Sault Ste. Marie - Officials at Clergue Forest Management Inc. are breathing easier after being awarded their Forest Stewardship Council (FSC) certification in June.
The Sault Ste. Marie-based forest management company received the international forest management certificate in a June 23 ceremony at the Civic Centre.
Certification is part of a growing international consumer trend that demands forest companies follow environmentally and socially responsible guidelines.
The Ontario government abides by that concept and requires all Sustainable Forest Licence (SFL) holders be certified by the end of 2007 if they want to continue operating on Crown forest lands.
Clergue is the SFL holder for the Algoma Forest, a Crown unit of more than one million hectares extending north from the Sault to Pukaskwa National Park on Lake Superior.
They are forest management partners for six companies that harvest from the Algoma Forest, including Boniferro Mill Works, Domtar, Levesque Plywood, St. Marys Paper, Midway Lumber Mills and Weyerhaeuser.
FSC certification is regarded as the industry's most rigorous and widely accepted accreditation program.
Clergue's general manager, Jim Miller, says in the short term, certification will not net forestry companies a bushel-full of money by gaining new customers, but merely allow them to keep the market share they have.
Considering the tough times the industry is now enduring, certification is a tool to secure their markets, he says.
Environmentally conscious customers and Big Box retailers like Home Depot are increasingly demanding suppliers deliver certified wood.
From a marketing standpoint, he says, some products should benefit from certification including paper products and poplar veneer.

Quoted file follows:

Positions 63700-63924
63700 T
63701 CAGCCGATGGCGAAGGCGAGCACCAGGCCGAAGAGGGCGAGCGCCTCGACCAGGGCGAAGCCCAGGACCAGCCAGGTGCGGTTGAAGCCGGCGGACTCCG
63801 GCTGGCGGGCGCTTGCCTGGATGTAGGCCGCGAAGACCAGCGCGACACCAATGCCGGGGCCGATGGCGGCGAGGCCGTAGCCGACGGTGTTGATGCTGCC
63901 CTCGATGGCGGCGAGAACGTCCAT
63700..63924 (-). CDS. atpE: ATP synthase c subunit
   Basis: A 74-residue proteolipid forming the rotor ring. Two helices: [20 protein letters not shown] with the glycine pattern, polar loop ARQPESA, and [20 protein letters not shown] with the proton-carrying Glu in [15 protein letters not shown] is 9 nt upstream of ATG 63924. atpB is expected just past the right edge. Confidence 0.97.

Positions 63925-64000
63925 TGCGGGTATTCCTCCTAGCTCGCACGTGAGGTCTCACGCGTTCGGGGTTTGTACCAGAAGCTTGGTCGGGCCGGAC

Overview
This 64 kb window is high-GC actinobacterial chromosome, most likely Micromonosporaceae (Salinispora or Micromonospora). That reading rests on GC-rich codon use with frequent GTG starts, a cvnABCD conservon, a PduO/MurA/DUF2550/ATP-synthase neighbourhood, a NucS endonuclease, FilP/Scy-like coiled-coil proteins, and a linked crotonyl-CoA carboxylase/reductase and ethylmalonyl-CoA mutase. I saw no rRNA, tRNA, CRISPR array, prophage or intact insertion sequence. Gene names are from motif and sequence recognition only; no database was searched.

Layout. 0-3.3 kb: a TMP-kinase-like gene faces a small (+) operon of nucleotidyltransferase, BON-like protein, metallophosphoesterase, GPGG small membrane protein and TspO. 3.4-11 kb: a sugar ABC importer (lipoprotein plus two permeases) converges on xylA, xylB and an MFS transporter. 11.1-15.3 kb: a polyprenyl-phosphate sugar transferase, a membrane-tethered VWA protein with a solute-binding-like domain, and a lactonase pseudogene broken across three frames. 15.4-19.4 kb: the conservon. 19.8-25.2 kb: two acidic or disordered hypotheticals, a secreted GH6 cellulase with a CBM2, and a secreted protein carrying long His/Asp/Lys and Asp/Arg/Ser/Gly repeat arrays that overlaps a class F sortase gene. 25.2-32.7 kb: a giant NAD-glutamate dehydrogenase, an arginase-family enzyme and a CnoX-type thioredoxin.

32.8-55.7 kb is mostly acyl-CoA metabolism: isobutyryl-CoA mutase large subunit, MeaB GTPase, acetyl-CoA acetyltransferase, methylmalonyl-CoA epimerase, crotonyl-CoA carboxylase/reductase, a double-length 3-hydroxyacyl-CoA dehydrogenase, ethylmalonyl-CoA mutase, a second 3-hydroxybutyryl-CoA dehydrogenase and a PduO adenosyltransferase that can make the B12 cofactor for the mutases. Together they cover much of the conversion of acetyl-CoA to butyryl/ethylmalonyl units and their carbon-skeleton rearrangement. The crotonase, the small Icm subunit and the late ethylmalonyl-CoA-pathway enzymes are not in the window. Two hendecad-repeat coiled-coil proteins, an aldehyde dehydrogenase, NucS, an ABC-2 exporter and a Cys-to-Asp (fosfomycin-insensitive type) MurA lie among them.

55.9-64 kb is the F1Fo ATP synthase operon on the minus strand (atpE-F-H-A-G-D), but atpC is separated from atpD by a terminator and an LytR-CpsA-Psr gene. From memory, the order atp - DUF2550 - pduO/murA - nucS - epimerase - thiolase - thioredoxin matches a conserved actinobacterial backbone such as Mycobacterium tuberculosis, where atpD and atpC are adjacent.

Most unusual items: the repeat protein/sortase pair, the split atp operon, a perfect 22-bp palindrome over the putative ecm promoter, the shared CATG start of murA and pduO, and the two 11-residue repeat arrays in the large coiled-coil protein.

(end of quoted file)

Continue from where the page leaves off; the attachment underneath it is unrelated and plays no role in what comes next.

But the industry is extremely sensitive about environmental groups attacking them over their forest practices and "certification plays a strong role in validating what they're doing on an international level," Miller says.
Hopefully, he says, there are future opportunities to expand into niche markets with certified wood.
But FSC certification is not cheap. Miller estimates the provincially required exercise cost Clergue and its members more than $100,000 for an independent auditor to review their practices.
And the cost is ongoing with an annual review audit costing anywhere between $15,000 and $30,000, an investment that the Algoma companies are prepared to make.
Clergue must satisfy a set of conditions during an annual review including maintaining certain ecological standards, establishing relations with First Nations communities, and setting targets to ensure worker safety and protection.
"All the conditions are driving us to better forest practices."
Miller says Ontarians should be proud of the province's forest management practices, which easily lend themselves to certification.
He estimates 80 percent of the requirements for certification are satisfied within the current context of Ontario's forest management planning process.
"That's valuable for people to understand because we're being compared on international standards. Our system in Ontario is amongst the best in the world and that's pretty rewarding."